The catalogue contains one or two pieces of Antique Spanish Hispano-Moresque pottery. Antique Hispano- Moresque pottery as the name indicates was first produced in the southern Spain when it was occupied by the Moors. Here from the thirteenth century onwards lustre ware was made based on the technology used by Islamic potters in Iraq, Persia and Syria. Examples of lustre ware can be seen as early as the ninth century in Iraq. Antique Hispano-Moresque pottery wares are tin glazed and painted using a copper oxide (occasionally in the earlier pieces it was used in conjunction with silver oxide) and sometimes cobalt blue. Initially the main centres of production were at Malaga, Almeria, Murcia and Granada. In the 14th century, under the patronage of the de Buyle family, Moorish potters were enticed to help set up a pottery in northern Spain at Manises in Valencia.
Subsequent to the Christian re-conquest of southern Spain this became the most important centre for the production of antique Hispano-Moresque pottery. However, there were other smaller potteries in the area and some of their wares are indistinguishable from those of Manises. Due to the importation of Spanish Hispano-Moresque pottery into Italy in the fifteenth century Deruta began to produce its own now famous lustre ware. Italian tin glazed pottery, referred to as Maiolica, gained its name in Medieval times from the island of Majorca, a trading network centre for pottery being imported into Italy from the Spanish port of Valencia from about 1400. It is interesting to note just how complex the influences of various countries and cultures have been on each other in terms of ceramics.
China from early times had a large Islamic population and some of the early shapes and designs of the Islamic world influenced Chinese ceramics and vice versa. Islam brought about Hispano-Moresque that in turn inspired some of the decoration and techniques used in the production of Maiolica. The creation of East India Companies in England, Holland, Portugal and Sweden led to a massive importation of Chinese porcelain that commenced in the late 16th century, and by the late 17th century European ceramics started to be heavily influenced by Chinese ceramics. In our catalogue it is often possible to find late 17th century delft in the Chinese Transitional style and sometimes with Kraak designs. The Chinese Kraak wares are often seen in Dutch 17th century still life paintings. From near the beginning of the 18th century and for the next fifty years or so European porcelain factories nearly always started out by producing porcelain with Oriental designs One of the best books in English on Spanish pottery is ‘Spanish Pottery 1248-1898’, by Anthony Ray, published by the Victoria and Albert Museum.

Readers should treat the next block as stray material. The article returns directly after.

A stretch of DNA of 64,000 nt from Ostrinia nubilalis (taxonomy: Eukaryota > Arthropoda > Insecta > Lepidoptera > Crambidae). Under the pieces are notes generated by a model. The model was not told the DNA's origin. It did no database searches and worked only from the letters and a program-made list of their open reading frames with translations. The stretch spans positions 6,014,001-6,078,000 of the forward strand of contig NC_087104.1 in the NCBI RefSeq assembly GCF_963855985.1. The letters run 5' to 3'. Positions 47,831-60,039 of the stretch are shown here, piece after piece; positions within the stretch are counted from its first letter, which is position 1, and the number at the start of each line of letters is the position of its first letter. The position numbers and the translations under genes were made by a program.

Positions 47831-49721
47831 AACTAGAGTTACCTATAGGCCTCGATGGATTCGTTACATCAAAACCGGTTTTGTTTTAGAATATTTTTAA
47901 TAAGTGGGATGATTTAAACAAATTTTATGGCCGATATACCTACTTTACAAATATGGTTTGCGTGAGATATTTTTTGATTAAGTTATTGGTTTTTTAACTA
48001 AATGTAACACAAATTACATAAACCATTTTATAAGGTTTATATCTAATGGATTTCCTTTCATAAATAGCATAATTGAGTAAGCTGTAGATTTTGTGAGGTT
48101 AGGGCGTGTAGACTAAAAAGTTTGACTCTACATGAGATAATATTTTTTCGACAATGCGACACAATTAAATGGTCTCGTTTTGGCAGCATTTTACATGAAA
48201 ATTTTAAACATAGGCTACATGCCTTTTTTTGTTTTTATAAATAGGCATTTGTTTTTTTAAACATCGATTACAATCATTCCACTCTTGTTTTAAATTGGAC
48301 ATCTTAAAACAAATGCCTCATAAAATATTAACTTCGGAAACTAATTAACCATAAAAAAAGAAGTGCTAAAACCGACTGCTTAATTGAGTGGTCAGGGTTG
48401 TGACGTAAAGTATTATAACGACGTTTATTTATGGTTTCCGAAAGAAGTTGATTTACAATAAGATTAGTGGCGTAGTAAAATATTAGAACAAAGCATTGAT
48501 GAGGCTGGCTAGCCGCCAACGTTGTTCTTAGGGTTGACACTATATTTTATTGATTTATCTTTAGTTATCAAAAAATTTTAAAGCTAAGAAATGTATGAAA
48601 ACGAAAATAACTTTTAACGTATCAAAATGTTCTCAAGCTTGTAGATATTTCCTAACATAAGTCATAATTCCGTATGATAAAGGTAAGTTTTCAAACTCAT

However, one of the great experts on Hispano Moresque is Jordi Llorens. Our antique Spanish Hispano-Moresque pottery dish; ref: , see European ceramics page , is a dish typical of the late fifteenth century. Its tin glazed with copper oxide being used for most of the design together with cobalt blue for the narrow bands. The shape of the dish is inspired by European alms dishes, the swirling panels are filled with tautly drawn stylised flowers and on the back there are strongly drawn scrolling ferns, a motive typically used at Manises.